Foods for sun protection… Do you think they exist? Turns out, yes.
As discussed in the previous post, some micronutrients in foods have capability to protect skin from sun-related damage. Depending on the type, they prevent or minimize sun damage by acting as UV (ultraviolet) absorbers, antioxidants and inhibitors of UV-induced reactions.
Micronutrients scientifically shown to be effective in sun protection are carotenoids, tocopherols, ascorbate, polyphenols and omega-3 fatty acids.
Below you will learn how these micronutrients act to protect you from sun damage (in italics) and the foods they are found in. Now that the summer is starting, keep these foods in mind and give some of them a try.
Carotenoids: β-carotene, lutein and lycopene
Carotenoids are compounds that contribute to yellow, orange and red colours of vegetables. They act mainly as UV absorbers diminishing sunburn.
The three carotenoids shown to be effective in UV protection when taken internally are β-carotene, lutein or lycopene.
Foods abundant in β-carotene are usually orange in colour. Two fruits that contain β-carotene in large amounts are mango and papaya while vegetables include carrot, dill, parsley, tomato and sweet potato.
Lutein-containing vegetables are green in color. Vegetables that have significant amounts of lutein are cabbage, broccoli, lettuce, parsley, peas, spinach and watercress.
You may know that the king of lycopene is red tomato. Other sources are guava, watermelon and pink grapefruit.
Not to make you avoid the above-mentioned foods but please be aware that taking high amounts of carotenoids internally may result in skin discoloration giving it an orange or yellow tint. I remember a time when I was eating lots of carrots which gave my facial skin an orange-light brown tone. It looked very much like a smooth tan and liked it, however you might not like it.
Tocopherols (vitamin E) and ascorbate (vitamin C)
Tocopherols is a group of Vitamin E-related compounds. The most extensively studied is alpha-tocopherol (Vitamin E). Alpha-tocopherol is the most bioavailable form of Vitamin E known.
Ascorbate is another name for ascorbic acid or vitamin C.
When applied externally, vitamin E and vitamin C act as UV absorbers and antioxidants minimizing the effects of sunburn and photodamage. Studies involving humans and animals show that the sun-protection effect is multiplied when Vitamin E and C are combined.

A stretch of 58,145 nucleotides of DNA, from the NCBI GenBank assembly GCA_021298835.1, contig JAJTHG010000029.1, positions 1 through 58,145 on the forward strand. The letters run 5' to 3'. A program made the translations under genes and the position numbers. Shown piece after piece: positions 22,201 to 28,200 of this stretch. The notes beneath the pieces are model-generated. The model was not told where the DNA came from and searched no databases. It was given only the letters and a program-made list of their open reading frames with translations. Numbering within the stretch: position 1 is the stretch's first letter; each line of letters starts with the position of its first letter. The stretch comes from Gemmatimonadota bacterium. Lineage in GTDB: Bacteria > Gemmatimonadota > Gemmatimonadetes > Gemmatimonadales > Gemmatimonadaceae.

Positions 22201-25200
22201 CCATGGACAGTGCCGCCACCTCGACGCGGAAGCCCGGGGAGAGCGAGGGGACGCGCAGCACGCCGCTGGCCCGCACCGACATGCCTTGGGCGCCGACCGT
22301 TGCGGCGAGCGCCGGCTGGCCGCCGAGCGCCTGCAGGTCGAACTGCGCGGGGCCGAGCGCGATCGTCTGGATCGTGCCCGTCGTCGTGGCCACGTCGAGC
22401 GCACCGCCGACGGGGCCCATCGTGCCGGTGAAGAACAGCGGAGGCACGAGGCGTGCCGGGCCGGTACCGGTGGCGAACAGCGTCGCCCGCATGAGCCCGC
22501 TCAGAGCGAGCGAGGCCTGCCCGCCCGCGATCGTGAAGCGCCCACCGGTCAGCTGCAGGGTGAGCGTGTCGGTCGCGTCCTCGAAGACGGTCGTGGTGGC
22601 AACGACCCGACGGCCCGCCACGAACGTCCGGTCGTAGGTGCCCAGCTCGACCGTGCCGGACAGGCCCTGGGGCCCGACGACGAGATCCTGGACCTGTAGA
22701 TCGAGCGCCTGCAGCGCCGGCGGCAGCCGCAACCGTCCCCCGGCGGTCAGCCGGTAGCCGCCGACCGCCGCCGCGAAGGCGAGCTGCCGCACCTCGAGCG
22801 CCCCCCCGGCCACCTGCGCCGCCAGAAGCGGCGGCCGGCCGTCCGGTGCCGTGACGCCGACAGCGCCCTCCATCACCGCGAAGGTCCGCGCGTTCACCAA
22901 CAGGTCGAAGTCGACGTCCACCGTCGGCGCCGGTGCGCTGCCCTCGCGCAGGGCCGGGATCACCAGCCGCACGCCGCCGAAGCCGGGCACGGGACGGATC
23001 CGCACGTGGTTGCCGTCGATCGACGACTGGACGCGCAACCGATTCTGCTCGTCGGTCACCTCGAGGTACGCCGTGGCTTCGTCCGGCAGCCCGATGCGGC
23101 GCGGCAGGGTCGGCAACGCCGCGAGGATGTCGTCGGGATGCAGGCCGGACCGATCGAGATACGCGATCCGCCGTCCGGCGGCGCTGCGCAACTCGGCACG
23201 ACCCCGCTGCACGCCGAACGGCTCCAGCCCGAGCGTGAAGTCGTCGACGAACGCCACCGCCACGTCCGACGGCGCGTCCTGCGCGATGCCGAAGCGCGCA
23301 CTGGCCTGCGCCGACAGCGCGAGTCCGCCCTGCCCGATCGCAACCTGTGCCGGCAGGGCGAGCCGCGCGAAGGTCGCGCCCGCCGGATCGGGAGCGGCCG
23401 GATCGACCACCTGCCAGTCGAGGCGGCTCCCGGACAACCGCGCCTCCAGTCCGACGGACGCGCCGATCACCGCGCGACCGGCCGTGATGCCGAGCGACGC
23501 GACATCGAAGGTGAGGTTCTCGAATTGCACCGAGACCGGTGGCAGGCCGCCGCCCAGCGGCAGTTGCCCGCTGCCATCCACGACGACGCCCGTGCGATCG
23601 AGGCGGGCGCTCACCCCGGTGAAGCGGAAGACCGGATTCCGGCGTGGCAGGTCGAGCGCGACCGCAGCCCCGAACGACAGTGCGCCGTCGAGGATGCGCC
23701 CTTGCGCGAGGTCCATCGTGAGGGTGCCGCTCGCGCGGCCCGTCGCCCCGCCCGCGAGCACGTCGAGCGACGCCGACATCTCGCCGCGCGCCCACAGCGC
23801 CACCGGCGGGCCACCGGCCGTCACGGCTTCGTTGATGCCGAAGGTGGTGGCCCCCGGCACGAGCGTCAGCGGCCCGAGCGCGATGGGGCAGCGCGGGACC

Wheat germ oil and almond oil are known to contain high levels of vitamin E while camu camu berries are packed with more vitamin C than any other known food on the planet.
To take advantage of vitamin E and vitamin C, mix almond oil with very small amount of camu camu powder (or juice) and apply it to the skin before going sun-bathing.
Polyphenols are present in a wide variety of fruits and vegetables. They act as UV absorbers, antioxidants and inhibitors of UV-induced reactions and thus protect against sunburn, photodamage and non-melanoma skin cancers, respectively. They have shown to be effective both when used internally and externally.
Specifically, tea polyphenols such as flavonoids and isoflavones have been studied in detail. For example, epigallocatechin-3-gallate (flavonoid) in green tea deserves close attention.
When epigallocatechin-3-gallate extracted from green tea is applied externally it decreases the majority of sun-related damage.
To benefit from epigallocatechin-3-gallate, brew a cup of strong tea using organic green tea leaves and apply it to the skin before going into the sun.
Omega-3 fatty acids
A series of experiments in the last decade showed that a high fat diet makes a body more susceptible to sun damage. That said, not all type of fat, as omega-3 fatty acids, in fact, have been shown to decrease the sun-induced DNA damage and formation of tumors.
The best vegan sources of omega-3 fatty acids are flaxseeds and hempseeds.
Remember, you need to ground flaxseeds before consuming them, otherwise they will pass undigested.
As a summary, to increase bioavailability of carotenoids, tocopherols, ascorbate, polyphenols and omega-3 fatty acids, take the above-mentioned foods with small amounts of raw fat such as avocado or soaked nuts.
If you are considering to implement the above-mentioned foods for sun protection, take into the account that because of the skin turnover at least eight weeks of their regular consumption is needed.
Although the micronutrients described minimize and even prevent the damage associated with excess exposure of skin to sunlight and some individuals may rely solely on them, it is strongly recommended to use sunblock such as clothes and good-quality sunscreen when going to tropical, subtropical or Mediterranean regions.
Sies, H., Wilhelm, S. (2004). Nutritional Protection Against Skin Damage from Sunlight. Annual Review of Nutrition, 24, 173-200.